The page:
It’s a well known that investors love steady returns and hate surprises. With more media scrutiny of Wall Street than ever and news reaching investors at the speed of light, shareholders are quick to examine what’s going right and wrong with their investments. Furthermore, they expect accountability from those companies they have invested in.
This increased scrutiny has included a focus on the once-clubby corporate board room, after several high-profile corporate bankruptcies and other troubles brought intense public and government examination of how business operates in the United States. And, as a result, a large number of corporations have moved to demystify their policies and bring in more outsiders to their leadership.
Today, many investors believe that better corporate governance translates into better investment returns and shareholder value. They believe a strong corporate governance program can lessen risk and enhance results. “Proxy proposals [are] another avenue to create shareholder value,” says Peter Vanderlee, portfolio manager with investment firm ClearBridge Advisors of New York, an affiliate of Baltimore-based Legg Mason.
And corporations are on the same page as well. Many publish the full details of their corporate governance programs. Plus, the market has seen the rise of services such as those provided by RiskMetrics Group of New York, which specializes in independent analyses of corporate governance practices.
What makes up a good corporate governance program? Good communication, strong disclosure practices and constructive engagement with investors, explains Patrick McGurn, special counsel with RiskMetrics Group.
Where there’s transparency, investors are more comfortable and confident about their holdings, and often companies and senior management are able to weather rough times more easily than when firms and their corporate governance practices are opaque, experts say. Where there’s opacity, troubles can be exacerbated, McGurn notes. “The way out of darkness with all companies has been to bolster corporate governance practices,” he says.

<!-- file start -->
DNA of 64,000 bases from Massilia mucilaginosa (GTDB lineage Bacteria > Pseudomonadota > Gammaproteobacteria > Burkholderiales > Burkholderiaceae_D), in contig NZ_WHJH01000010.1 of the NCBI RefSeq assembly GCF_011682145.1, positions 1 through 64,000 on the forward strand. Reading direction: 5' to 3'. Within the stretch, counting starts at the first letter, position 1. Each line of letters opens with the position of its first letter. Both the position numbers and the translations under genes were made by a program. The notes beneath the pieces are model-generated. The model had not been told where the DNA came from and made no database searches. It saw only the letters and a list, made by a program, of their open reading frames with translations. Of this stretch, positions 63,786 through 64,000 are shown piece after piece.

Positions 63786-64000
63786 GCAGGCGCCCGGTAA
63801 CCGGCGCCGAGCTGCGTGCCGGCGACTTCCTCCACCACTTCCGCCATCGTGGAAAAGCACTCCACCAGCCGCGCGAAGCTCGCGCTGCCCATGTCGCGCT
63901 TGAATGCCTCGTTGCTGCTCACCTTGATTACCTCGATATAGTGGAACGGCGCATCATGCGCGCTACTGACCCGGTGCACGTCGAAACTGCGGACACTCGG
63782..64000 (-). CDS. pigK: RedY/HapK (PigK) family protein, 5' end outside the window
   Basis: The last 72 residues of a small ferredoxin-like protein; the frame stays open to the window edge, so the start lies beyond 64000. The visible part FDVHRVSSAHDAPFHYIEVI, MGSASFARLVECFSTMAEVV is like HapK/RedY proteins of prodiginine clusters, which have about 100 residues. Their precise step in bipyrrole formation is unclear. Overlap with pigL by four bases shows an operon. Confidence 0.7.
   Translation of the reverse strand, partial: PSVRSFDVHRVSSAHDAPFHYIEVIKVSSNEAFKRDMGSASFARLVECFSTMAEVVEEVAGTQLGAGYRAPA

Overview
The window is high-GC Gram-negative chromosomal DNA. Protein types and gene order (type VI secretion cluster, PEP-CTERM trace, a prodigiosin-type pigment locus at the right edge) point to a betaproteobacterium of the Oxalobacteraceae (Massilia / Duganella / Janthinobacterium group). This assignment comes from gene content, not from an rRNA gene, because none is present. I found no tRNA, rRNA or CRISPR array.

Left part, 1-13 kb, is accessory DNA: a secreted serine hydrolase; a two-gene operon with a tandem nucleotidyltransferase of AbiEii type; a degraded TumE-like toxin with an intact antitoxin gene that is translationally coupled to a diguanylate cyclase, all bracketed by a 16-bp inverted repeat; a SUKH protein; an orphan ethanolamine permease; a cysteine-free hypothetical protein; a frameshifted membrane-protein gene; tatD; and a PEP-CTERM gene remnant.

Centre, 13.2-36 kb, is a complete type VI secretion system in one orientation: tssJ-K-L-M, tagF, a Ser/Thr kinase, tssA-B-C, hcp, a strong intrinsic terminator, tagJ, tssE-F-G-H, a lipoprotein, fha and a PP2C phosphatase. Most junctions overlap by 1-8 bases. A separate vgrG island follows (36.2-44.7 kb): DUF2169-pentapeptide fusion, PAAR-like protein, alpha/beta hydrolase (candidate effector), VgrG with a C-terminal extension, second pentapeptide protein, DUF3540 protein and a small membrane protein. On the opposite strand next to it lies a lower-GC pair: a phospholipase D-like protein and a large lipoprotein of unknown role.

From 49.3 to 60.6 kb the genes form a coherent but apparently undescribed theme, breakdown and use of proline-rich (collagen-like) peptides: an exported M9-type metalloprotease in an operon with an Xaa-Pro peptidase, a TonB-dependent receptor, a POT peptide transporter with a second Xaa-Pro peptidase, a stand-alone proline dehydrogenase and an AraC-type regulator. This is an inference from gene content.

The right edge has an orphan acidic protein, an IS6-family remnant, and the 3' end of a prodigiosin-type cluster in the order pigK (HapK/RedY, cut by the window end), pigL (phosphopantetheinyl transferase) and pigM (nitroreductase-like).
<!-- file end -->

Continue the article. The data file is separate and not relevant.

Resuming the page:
In the early part of the decade, investors and corporate leaders awoke to the hazards of weak oversight by boards. As Enron, WorldCom and others stumbled, investors saw billions of dollars of value vanish. Investors, impressed by the stellar returns of these firms realized a need to more closely examine how corporations were being run and earnings were being achieved.
Those high-profile collapses led to what RiskMetrics’ McGurn called a “once in a generation … wave of reform in corporate governance.” And corporate governance reform has now become widespread.
Take, for instance, the way corporate boards are created. Years ago, some corporate boards were largely hand-picked by CEOs. Today, independent nominating committees are becoming the norm. This is just one of many changes in corporate governance that have materialized recently.
A Say on Pay The hot topic for 2008 is “say-on-pay voting.” With say-on-pay, investors get a chance to voice their opinions about corporate compensation plans. For the most part, say-on-pay votes are non-binding. Still, shareholders want these measures.
If shareholders were to give a thumbs-down on a compensation package, “Nothing would have to happen, because it is non-binding” explains Vanderlee of ClearBridge Advisors. However, it might be disadvantageous for a board to ignore dissatisfied investors. “I would submit that if the majority of shareholders are voicing displeasure, it is an issue the company should address.”
Insurance firm AFLAC, for example, has voluntarily decided to submit to say-on-pay votes. Plus, a majority of telecom giant Verizon’s shareholders voted to have the firm start allowing say-on-pay votes starting in 2009.
Indeed, executive compensation has become a major corporate governance issue, but not because shareholders are necessarily upset with the level of compensation now given to executives. Rather, some investors are troubled by large payouts when a firm is doing poorly, say corporate observers. Investors want to make sure that both pain and gain is shared among a company’s different stakeholders, and some investors groups have actively embarked on a quest to further align executive compensation with shareholder’s interests.
Sorting out executive pay is a thicket that isn’t necessarily easy to clear. Compensation programs are often set up to meet tax and accounting needs, rather than to fit in with corporate strategies. Still, the Securities and Exchange Commission is starting to take a hard look at executive compensation.
Some compensation programs tie executive bonus payments to a firm’s performance within its peer group, and these plans may stipulate that the bonus is only paid if and when the firm outperforms its group. If there’s no out-performance then the bonus isn’t paid.